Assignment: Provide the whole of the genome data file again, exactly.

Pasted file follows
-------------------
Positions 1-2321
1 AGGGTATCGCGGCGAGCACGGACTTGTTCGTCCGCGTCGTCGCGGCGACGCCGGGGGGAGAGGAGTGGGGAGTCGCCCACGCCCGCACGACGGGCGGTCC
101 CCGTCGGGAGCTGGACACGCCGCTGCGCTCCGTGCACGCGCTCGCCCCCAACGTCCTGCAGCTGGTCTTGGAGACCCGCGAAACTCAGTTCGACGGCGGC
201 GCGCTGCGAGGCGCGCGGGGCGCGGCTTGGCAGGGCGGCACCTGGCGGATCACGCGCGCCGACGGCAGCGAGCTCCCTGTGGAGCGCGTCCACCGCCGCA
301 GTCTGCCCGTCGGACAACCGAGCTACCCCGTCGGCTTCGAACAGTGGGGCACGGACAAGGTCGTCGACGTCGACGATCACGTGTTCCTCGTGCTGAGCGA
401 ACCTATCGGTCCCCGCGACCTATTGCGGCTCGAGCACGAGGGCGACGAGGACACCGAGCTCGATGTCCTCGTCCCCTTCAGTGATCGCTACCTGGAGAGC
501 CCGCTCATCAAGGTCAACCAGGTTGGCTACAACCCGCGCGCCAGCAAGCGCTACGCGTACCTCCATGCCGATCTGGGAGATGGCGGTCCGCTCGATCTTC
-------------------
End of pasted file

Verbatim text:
Positions 1-2321
1 AGGGTATCGCGGCGAGCACGGACTTGTTCGTCCGCGTCGTCGCGGCGACGCCGGGGGGAGAGGAGTGGGGAGTCGCCCACGCCCGCACGACGGGCGGTCC
101 CCGTCGGGAGCTGGACACGCCGCTGCGCTCCGTGCACGCGCTCGCCCCCAACGTCCTGCAGCTGGTCTTGGAGACCCGCGAAACTCAGTTCGACGGCGGC
201 GCGCTGCGAGGCGCGCGGGGCGCGGCTTGGCAGGGCGGCACCTGGCGGATCACGCGCGCCGACGGCAGCGAGCTCCCTGTGGAGCGCGTCCACCGCCGCA
301 GTCTGCCCGTCGGACAACCGAGCTACCCCGTCGGCTTCGAACAGTGGGGCACGGACAAGGTCGTCGACGTCGACGATCACGTGTTCCTCGTGCTGAGCGA
401 ACCTATCGGTCCCCGCGACCTATTGCGGCTCGAGCACGAGGGCGACGAGGACACCGAGCTCGATGTCCTCGTCCCCTTCAGTGATCGCTACCTGGAGAGC
501 CCGCTCATCAAGGTCAACCAGGTTGGCTACAACCCGCGCGCCAGCAAGCGCTACGCGTACCTCCATGCCGATCTGGGAGATGGCGGTCCGCTCGATCTTC